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Article in Japanese | WPRIM | ID: wpr-366024


From January 1987 to October 1992, 60 consecutive patients operated on for infrarenal abdominal aortic aneurysm (AAA) were reviewed to evaluate the effect of previous laparotomies giving on the results of aneurysmal surgery. Eleven of 60 patients had previous laparotomies. Two of them required emergency operation for ruptured aneurysms. One of them died during surgery as a result of excessive hemorrhage prior to cross-clamping the aorta. Severe peritoneal adhesion had made if difficult to properly expose the aorta for cross-clamping to control hemorrhage. There were no statistical significance in mortality between the previous laparotomy and non-laparotomy groups. Excluding ruptured cases, we compared the previous laparotomy group (9 patients) and non-laparotomy group (37 patients) with reference to perioperative factors, including operation time, blood loss, non-oral feeding days, bed-ridden days, and hospital stay but there were no statistically significant differences. These results suggested that previous laparotomy is not a serious risk factor in operations for AAA.

Article in Japanese | WPRIM | ID: wpr-366002


From April 1987 to March 1990, we performed open heart surgery using extracorporeal circulation in 90 patients (average age, 51.8 years old) and vascular surgery (graft replacement of abdominal aortic aneurysm and surgery for ASO) in 29 patients (average age, 58.1 years old). Among there, 8 patients with open heart surgery (EEC group) and 9 patients with vascular surgery (vascular group) had suffered from renal insufficiency preoperatively. In the two groups, we compared operative mortality, complications and postoperative severity of renal failure. Preoperative renal insufficiency was defined as a serum creatinine level of more than 1.4mg/dl and postoperative renal failure was defined as 2.0mg/dl. There was no significant difference in operative mortality, in postoperative creatinine, Ccr, BUN and serum potassium and in effectiveness of hemodialysis in the two groups. In conclusion, it seems that we should not hesitate to perform cardiovascular surgery with extracorporeal circulation for patients with renal insufficiency or in hemodialized patients.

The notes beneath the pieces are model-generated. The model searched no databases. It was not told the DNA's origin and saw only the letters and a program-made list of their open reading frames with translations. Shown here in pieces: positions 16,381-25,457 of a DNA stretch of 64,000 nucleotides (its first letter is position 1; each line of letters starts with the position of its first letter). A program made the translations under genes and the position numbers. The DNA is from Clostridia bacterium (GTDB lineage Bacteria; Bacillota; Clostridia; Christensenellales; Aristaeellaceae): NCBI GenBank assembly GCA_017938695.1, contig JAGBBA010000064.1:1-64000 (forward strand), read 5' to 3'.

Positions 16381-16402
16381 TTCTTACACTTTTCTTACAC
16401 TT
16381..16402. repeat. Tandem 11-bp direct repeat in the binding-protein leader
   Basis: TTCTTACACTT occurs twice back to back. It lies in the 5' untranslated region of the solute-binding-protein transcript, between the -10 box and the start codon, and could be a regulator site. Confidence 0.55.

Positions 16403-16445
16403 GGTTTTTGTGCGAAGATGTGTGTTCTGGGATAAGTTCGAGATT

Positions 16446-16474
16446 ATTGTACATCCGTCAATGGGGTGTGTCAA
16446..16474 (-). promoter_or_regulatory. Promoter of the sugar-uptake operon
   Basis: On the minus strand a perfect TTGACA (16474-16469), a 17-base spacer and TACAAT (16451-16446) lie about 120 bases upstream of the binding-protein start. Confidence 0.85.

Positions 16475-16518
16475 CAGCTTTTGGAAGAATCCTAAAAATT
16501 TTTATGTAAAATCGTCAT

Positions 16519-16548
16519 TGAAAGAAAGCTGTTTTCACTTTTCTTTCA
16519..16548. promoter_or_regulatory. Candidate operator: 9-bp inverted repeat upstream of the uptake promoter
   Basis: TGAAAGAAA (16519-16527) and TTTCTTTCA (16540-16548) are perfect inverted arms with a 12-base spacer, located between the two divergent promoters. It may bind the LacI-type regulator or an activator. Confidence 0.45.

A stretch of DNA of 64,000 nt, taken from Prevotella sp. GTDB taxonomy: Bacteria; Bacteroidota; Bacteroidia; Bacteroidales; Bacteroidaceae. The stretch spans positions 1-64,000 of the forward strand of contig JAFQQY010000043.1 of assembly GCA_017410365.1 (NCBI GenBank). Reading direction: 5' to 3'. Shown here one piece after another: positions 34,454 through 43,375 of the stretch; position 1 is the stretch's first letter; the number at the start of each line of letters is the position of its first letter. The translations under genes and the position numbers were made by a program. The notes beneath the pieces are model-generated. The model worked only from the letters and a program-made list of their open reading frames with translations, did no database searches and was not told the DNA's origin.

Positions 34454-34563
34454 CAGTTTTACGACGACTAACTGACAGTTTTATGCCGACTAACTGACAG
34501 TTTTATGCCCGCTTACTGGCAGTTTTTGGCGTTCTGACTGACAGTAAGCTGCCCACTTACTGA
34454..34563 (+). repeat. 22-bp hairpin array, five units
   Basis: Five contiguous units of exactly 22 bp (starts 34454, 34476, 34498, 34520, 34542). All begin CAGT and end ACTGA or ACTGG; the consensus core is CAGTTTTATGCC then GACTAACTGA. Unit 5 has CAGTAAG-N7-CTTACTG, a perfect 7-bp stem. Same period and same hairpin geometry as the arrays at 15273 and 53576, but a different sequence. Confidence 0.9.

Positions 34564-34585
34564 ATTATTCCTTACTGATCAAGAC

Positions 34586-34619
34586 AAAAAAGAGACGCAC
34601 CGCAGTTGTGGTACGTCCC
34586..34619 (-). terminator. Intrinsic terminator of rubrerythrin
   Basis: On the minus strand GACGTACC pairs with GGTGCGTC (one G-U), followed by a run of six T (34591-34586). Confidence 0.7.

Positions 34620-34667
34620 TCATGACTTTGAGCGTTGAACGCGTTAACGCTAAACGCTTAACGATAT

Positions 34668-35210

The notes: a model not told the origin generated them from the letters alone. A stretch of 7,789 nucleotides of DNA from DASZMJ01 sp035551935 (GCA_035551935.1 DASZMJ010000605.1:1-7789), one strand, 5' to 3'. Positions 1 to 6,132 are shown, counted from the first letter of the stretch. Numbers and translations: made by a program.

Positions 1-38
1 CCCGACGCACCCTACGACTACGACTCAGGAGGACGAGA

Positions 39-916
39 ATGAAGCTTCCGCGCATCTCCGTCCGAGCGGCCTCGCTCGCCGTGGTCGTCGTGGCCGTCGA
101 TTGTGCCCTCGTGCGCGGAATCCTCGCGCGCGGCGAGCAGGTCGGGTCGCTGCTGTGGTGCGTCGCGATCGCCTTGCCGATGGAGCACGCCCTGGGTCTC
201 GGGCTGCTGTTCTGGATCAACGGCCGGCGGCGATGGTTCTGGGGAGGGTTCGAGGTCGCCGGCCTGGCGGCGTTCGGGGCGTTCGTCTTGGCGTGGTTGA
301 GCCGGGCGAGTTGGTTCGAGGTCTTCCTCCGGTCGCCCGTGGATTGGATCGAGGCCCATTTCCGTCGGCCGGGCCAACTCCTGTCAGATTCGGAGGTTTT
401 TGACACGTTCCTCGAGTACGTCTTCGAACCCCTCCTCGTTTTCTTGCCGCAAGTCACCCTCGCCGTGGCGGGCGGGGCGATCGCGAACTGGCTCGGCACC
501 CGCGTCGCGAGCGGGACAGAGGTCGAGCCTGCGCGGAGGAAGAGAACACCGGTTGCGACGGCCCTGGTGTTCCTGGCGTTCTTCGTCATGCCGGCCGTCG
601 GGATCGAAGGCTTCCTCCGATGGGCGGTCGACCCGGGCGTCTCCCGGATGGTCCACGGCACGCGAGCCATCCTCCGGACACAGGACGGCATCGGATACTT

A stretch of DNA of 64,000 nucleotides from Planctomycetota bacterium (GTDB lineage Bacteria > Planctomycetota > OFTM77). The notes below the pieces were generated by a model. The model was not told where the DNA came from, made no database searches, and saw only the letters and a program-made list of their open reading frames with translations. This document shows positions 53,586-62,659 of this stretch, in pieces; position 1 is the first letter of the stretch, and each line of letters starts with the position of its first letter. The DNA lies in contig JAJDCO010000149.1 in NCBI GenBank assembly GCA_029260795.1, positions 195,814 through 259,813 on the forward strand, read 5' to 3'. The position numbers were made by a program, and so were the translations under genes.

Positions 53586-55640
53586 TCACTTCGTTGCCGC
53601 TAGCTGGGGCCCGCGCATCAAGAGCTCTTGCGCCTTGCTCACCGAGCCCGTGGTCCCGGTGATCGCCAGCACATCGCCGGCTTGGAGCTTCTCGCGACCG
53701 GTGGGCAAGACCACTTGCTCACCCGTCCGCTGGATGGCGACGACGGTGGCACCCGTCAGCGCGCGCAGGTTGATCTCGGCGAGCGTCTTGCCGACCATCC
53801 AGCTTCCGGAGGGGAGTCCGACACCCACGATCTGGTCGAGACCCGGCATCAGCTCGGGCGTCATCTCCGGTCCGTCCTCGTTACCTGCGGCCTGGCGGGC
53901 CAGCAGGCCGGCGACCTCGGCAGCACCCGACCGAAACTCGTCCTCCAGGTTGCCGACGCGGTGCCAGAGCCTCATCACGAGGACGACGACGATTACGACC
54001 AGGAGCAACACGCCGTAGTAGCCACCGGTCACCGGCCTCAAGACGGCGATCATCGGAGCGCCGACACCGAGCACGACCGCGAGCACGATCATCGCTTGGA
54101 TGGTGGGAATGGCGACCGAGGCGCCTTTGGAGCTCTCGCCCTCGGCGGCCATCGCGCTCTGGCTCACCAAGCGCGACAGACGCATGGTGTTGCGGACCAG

Article in Japanese | WPRIM | ID: wpr-365784


This is a case report of a 40-year-old man with leiomyosarcoma of the inferior vena cava. He had suffered from shortness of breath and edema on lower limbs over several months. Clinical examinations including UCG, CT and MRI revealed the mass in the right atrium. The stalk of mass was located near junction of the right atrium and inferior vena cava by cavography. He was operated upon using extracorporeal circulation. The tumor originated from inferior vena cava, measuring 8.5×5.5×4.8cm in size, 130g in weight, was successfully removed. Partial defect of anterior wall on the inferior vena cava was reconstructed using Gore-Tex patch. Histologically, the tumor was composed of the spindled cells with arranged bundles. Immunohistochemically, they were positive for Dessmin and Vimentin. Seven months after the surgery, he has been followed at OPD. In review of the Japanese literature to our knowledge, only 14 cases were reported including this case.